Tonight at Secession: Creating Graffiti History on Muni
Artist Nate1 is one of the many talented folks who will display their work tonight at Secession Gallery, where we are inviting you to see art, graffiti, and clothing, all inspired by Muni, BART, and our great city. Nate is also the owner and designer of New Skool, a kids’ hip-hop clothing line. He was a part of a wave of graffiti mural art that took the Bay Area by storm in the 1980s. To get you warmed up for tonight, I asked Nate to share a little about how he got started and why Muni and San Francisco feature so prominently in his work.
How did you get started in art?
I got my start in design and art through graffiti art as the co-founder of the legendary Master Piece Creators Crew in SF/DC. As a father, business owner, and artist, I try to use my experience with graffiti art to pass on tradition and show young and old what graffiti has contributed to today’s society via art and design and more importantly the mentorship process.
I got into graffiti art through hip-hop culture in the 1980s. I always drew as a kid, but not until I was fully aware of the graffiti scene here in the Bay did I really spend a lot of time drawing. The Bay Area graffiti scene was pioneered in the early ’80s by teenagers and I am proud to be one of them.
Muni is in a lot of the SF scenes in your work — why?
When I was a beginner or toy in the scene, like ’85, ’86, I can remember a lot of my peers scrawling their names on the inside of the Muni after school. The tag or signature of the graffiti writer is the bare essence of graffiti, and my mentor, Omen2, was definitely one of those kids that bus-hopped and left his name on the bus. From this, the art form progressed to more elaborate art pieces or murals, and so the seed was planted.
What else about San Francisco inspires you?
San Francisco is such a great city to do what I do. I own a kids’ clothing line and sell art pieces and freelance a little bit. That sounds ridiculous even to me! But in San Francisco this can definitely be considered a feasible formula to make a living. With two kids, 7 and 4, I have all the inspiration I need. Hip-hop music also definitely plays a part in my creation/production process. Lyrics of good MCs like KRSONE or Rakim used to be written on our large graffiti murals to narrate the message we were portraying.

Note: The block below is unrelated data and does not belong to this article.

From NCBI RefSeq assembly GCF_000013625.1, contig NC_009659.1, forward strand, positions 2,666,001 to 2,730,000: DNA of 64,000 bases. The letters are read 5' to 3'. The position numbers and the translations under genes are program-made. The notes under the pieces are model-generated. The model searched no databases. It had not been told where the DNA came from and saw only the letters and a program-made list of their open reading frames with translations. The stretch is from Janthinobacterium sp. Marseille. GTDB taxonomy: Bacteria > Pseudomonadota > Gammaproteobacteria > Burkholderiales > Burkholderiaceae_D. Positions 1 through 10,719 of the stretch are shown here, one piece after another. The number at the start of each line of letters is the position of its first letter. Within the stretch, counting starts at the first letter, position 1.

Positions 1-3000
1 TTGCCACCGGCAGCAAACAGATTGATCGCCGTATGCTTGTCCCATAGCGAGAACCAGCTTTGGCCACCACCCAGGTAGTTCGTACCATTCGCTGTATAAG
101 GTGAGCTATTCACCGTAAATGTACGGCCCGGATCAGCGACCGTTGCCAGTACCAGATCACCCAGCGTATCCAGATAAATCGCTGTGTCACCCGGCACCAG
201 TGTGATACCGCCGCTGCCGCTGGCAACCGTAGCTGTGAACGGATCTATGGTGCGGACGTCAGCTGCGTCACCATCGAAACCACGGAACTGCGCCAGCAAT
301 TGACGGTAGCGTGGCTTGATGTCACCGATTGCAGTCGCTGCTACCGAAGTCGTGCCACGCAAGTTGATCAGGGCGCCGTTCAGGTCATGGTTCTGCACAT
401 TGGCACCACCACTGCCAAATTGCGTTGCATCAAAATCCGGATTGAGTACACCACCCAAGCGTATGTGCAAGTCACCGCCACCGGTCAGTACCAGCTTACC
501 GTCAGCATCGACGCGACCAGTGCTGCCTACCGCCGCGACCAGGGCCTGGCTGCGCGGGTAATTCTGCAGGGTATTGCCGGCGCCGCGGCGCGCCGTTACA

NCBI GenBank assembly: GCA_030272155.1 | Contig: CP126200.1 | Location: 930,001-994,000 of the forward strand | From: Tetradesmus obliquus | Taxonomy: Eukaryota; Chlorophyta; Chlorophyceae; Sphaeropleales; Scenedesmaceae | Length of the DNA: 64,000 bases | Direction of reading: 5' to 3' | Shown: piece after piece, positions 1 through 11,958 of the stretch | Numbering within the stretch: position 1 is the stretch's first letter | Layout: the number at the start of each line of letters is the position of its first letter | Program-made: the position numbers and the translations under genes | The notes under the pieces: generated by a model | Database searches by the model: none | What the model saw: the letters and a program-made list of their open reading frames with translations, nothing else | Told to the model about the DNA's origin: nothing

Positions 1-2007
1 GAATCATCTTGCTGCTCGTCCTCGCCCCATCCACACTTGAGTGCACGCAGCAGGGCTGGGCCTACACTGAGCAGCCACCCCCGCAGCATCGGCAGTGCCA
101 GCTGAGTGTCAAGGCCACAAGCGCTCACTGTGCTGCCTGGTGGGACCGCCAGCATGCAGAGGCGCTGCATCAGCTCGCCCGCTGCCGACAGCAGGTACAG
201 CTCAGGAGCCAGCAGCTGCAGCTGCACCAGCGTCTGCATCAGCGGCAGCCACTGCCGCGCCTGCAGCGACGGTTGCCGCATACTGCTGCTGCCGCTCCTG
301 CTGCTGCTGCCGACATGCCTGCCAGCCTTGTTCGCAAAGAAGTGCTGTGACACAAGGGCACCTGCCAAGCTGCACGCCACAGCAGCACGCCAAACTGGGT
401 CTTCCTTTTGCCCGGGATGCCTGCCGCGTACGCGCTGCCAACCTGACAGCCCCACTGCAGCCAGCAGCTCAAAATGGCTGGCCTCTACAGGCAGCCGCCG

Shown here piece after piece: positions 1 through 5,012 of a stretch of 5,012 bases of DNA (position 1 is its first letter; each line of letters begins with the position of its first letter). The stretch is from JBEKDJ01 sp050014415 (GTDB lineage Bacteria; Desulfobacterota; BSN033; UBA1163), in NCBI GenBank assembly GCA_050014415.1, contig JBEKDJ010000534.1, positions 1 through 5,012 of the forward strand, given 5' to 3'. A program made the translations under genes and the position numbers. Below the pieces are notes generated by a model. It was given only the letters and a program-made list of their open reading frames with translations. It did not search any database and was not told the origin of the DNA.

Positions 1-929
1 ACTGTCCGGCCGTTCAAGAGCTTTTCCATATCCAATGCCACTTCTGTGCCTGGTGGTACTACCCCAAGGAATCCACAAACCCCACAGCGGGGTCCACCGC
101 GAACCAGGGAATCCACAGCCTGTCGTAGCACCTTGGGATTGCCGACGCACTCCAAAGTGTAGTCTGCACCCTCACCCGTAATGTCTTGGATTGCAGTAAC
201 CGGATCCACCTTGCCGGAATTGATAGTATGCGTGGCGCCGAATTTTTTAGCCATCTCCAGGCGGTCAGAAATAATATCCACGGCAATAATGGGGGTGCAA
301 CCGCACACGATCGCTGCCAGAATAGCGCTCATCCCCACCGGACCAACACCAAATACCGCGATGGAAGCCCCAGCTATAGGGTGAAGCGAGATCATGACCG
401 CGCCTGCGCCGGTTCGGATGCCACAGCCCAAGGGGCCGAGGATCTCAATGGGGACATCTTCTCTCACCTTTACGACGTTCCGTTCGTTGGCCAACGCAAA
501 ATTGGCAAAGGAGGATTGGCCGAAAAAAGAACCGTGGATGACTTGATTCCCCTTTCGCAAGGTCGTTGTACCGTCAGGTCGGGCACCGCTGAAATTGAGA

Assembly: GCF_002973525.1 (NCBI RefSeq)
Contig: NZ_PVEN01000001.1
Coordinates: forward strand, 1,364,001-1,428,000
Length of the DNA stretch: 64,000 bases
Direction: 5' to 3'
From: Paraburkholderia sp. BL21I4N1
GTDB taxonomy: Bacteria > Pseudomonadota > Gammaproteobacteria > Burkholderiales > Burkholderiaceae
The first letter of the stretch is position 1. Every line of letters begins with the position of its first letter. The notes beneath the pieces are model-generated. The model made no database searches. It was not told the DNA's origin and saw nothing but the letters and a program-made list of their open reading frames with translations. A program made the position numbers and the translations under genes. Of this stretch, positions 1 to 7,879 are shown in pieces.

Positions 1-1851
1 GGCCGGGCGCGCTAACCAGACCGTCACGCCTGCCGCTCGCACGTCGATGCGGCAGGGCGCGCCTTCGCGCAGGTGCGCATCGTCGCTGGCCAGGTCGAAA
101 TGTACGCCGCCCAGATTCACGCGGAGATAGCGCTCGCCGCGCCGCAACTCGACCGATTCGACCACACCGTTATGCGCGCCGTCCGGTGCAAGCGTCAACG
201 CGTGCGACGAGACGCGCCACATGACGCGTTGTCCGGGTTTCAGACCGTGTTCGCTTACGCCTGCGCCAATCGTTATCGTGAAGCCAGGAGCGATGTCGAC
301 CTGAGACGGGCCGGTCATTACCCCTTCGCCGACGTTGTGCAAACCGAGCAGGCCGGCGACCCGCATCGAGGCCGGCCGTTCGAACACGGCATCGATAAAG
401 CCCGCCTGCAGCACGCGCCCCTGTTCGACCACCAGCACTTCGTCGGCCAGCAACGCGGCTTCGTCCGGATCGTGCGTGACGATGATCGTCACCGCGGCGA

Come see Nate1, Eddie, Duerone, and a great group of artists at Secession tonight. Come prepared with a short Muni tale and you can share it in our story tent. We’ll have our handy Flip there to record your story, to be published later on Muni Diaries!
Outbound at Secession Art and Design
Tonight, Friday, June 11, 6:30 p.m.
3361 Mission St (across from 30th St Safeway)
Muni routes: 14, 49, J, 27, 24, 48, 67
BART: 24th Street Station
I appreciate graffiti art and I understand its role and contribution to the cultural life of our civilization and our city. Your piece above is lovely, as I’m sure your other work is too. I’m also willing to believe that certain of your graffiti works have added considerably to the excellence of San Francisco.
But scrawling your name on someone else’s property or on the landscape of the city is not “art”, nor is it a valid form of self-expression. It’s narcissistic, childish, and utterly disrespectful of all of the other people you have to live with in society — particularly those who have to clean it up. Dogs piss and taggers tag just to leave their mark; I see no difference between those two activities. I hate cleaning up dog piss and I hate cleaning up tags on my house and on my city.
Please teach your children well, so they can skip the “bare essence” of tagging and go straight to the “more elaborate art pieces” stage of their creative development. The difference between the two concepts is complex, but it is the essential difference between art and degradation.
Thanks for your time,
An art lover and SF citizen